Monday, November 3, 2008

more grains! more seeds!

bread with grains and seeds is fast becoming a favourite here. it's nutritious, packed with fiber and because we use so much grains/seeds, it screams "premium". you know for sure it can't be store bought as it's just too expensive to do it commercially.

baking this bread was very eventful too. more on that later.

first of all, i bought this "organic ancient grain mix" by radiant whole food from hock choon. the description on the package says

"ancient grain mix is nutritious and has not undergone modern technology of hybrid nor genetically engineered. grown mainly in the andes in south america, africa and central asia, ancient grains can be referred as "super grains" or "mother of all grains"."

interesting eh? i can't vouch much for the above as i have not been around for THAT long ok? but this package is said to contain organic buckwheat, organic millet, organic quiona and organic amaranth.

spot the grains!

can you identify which is buckwheat, millet, quiona and amaranth?

neither could i!

well, i know buckwheat is the largest fella in the group. millet is the tiny yellow colour grain. not sure about quiona and amaranth though.

let's face it, these grains are generally nutty flavour... like wheat and rye so they don't stand out in your bread. so for added flavour, fun and texture, i mixed in sunflower and pumpkin seeds (bought from bake with yen).

  • 4 cups of bread flour (i used 2 white + 1 wholemeal + 1 rye. going all out for grains.)
  • 1 tsp yeast
  • 1 tsp salt
  • 1 tsp honey
  • 1 or 1.5 cup of grain mix (here we have buckwheat, millet, quiona, amaranth, sunflower seeds, pumpkin seeds)
  • adequate amount of water

as before, boil/simmer the grain mix for about 5 minutes to soften them up first. soaking overnight doesn't soften them enough.

i'll advise to stir in the grain mix into the flour first. i didn't make an attempt to drain them dry and just let the flour soak up the excess water. after i mixed in the yeast mixture (i used dry yeast so if you use instant, your procedure should be different from mine), then i mixed them up well and only added water as required.

then knead as usual until you get that ubiquitous "dough feel" --- smooth like a baby's bottom but yet a little sticky.

then we wait!

however, this time my "waiting" period got pretty eventful. i waited for 4 hours but the dough hasn't risen much. it did a little but too little. as it was already 10.30pm and i was already feeling sleepy (i have no idea what i did the whole day), i thus put the dough into the fridge for a slow slow rise. after all, slow rise makes better bread.

i woke up at 2.30am (body clock has gone all haywire), took out the dough (hasn't risen much either) then waited for it to rise. while waiting, i read paulo coelho's the alchemist, a book recommended by a friend. so who says men can't multi-task?

5am and still the dough looks the same to me! alright, time for "dough express"! heated up the oven to 60c and put in the dough. 6.30am, still the dough looks the same.

it is then i realized something is SERIOUSLY wrong. SERIOUS.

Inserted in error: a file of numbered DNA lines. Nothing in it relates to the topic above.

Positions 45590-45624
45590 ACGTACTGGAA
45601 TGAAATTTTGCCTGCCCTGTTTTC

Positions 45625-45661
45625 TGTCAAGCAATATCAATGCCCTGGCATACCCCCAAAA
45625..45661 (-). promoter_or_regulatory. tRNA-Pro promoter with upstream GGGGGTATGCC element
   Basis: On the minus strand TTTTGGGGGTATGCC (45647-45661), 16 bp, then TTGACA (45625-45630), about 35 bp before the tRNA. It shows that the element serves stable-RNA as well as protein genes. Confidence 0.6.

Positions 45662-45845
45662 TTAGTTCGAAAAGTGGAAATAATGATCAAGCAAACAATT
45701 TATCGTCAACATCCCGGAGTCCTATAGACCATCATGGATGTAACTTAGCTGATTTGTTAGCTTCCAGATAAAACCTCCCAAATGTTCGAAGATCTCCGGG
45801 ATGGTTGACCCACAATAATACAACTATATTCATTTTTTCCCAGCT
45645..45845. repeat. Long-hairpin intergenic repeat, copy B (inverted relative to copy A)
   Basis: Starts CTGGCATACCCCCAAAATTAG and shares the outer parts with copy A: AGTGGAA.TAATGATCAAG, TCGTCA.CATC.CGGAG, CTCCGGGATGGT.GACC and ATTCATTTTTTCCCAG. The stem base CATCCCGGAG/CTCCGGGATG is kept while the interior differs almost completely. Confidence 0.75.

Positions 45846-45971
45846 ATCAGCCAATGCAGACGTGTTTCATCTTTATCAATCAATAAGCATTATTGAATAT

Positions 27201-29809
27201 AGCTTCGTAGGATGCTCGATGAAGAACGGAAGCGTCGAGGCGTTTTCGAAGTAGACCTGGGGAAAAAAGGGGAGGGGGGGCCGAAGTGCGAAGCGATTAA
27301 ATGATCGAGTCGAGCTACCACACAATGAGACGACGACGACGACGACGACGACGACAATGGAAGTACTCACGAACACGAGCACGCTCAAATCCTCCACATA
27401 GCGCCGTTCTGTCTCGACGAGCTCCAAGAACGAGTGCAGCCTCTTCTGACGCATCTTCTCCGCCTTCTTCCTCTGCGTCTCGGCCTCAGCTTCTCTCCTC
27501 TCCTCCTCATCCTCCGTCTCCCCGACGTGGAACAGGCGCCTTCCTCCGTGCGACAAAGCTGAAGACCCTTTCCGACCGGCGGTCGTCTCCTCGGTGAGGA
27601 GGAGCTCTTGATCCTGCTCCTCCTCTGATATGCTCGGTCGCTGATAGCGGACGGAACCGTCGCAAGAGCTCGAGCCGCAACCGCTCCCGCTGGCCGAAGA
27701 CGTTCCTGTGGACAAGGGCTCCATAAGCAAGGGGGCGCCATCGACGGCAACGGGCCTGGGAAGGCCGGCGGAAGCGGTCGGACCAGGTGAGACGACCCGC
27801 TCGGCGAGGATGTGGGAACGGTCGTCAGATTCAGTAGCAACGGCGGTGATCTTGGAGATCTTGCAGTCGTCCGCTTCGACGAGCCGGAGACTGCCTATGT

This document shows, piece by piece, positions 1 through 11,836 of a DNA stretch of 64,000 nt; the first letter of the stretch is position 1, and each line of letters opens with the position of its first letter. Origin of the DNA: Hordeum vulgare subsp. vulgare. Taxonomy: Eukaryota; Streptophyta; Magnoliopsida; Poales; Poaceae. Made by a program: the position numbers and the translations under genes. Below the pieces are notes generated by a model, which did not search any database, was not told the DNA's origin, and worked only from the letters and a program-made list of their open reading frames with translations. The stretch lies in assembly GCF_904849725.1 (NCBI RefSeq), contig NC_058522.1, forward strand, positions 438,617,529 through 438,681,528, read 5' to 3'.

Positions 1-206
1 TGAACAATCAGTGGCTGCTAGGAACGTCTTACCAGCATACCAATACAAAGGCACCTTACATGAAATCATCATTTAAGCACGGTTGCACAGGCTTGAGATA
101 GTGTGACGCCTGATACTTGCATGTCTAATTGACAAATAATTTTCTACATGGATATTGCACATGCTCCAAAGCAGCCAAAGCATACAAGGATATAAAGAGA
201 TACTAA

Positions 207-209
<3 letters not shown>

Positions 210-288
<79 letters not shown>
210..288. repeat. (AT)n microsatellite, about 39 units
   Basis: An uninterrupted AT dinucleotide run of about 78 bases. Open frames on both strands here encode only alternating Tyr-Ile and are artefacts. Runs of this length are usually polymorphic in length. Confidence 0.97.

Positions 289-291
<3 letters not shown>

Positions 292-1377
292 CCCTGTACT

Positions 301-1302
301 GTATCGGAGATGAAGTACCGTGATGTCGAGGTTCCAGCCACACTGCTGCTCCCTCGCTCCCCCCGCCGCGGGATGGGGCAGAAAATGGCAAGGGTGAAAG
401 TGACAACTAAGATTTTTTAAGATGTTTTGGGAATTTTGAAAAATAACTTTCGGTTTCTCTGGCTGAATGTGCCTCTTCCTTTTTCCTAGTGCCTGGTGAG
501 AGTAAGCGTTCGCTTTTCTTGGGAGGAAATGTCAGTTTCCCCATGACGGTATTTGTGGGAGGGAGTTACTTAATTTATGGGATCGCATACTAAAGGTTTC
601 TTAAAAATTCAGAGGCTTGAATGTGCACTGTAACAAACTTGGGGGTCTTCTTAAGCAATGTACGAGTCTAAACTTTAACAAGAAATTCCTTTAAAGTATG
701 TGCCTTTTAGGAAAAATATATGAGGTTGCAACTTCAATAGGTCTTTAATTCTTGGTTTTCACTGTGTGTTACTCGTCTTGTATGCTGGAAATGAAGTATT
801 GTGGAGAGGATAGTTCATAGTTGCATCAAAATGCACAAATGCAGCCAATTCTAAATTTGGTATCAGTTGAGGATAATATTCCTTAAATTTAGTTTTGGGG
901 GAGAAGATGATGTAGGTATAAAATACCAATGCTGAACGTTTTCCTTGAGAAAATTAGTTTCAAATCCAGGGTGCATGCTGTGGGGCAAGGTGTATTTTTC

i recalled the last few bread baking sessions... they worked but the dough was having trouble rising and i had to resort to "dough express" couple of times. the only possibility is the yeast is bad...

well, i bought a packet of instant yeast a week ago so seems like this is the time to salvage my dough!

mixed a teaspoon of instant yeast into 3 tablespoons of flour + water. then spread out flat the "almost dead" dough and spread the new yeast mixture on the dough as evenly as possible. then roll out everything like a swiss roll. knead for a few minutes.

put back oven and set to 60c again.

2 hours later... signs of life! the dough has risen somewhat.

so proof the dough, and let it rise for another 2 hours. then bake!

so what's the conclusion here?

reading is not recommended while baking bread?

i think you need to take care of your yeast. for this new packet, i took out aboout a quarter and stored in a small jam jar. the rest, i packed it nicely, sealed it into a plastic bag, then kept it in the freezer.

i doubled above recipe. so about 2 cups of flour per boule.
(i onced baked without dividing into smaller boules. the bread looked impressive but the center was gummy. so go for smaller boules.)

we ate one. gave 3 away to friends and relatives.

no wonder everyone loves us!


  1. Am I time travelling or is this post way way ahead of time? It's only 29 Oct! I thought my flu was playing tricks on my eyes....and thought I better get some rest! I made bread using your basic bread recipe. Yum! It turned out great...though Nic says the bread should be lighter instead of this dense, bread-like thing. Is your bread dense and chewy or soft and light?

  2. heee.... i was supposed to publish to a later date but accidentally clicked on "publish now".

    why are you baking bread even when down with flu? and nic has the temerity to complain the bread isn't light enough? i suggest you shove the bread into his mouth!

    ha ha!

    seriously, to get a light bread, 2 things you could do :

    1. knead a lot. A LOT. most folks use a food processor or a stand mixer. i used a food processor once but the cleaning part pissed me off. it was more work to clean it than to knead the dough!

    2. use a pre-ferment, like sour dough or biga method.

    however, if you favour rich bread (you know, full of goodies), then the bread most likely will be rich, dense and heavy. guess you know from my blog which type i prefer!

    well, over the weekend, i'll either revisit the "no knead" bread or i'll try out the biga method.

    my wife says she needs a break from all the bread!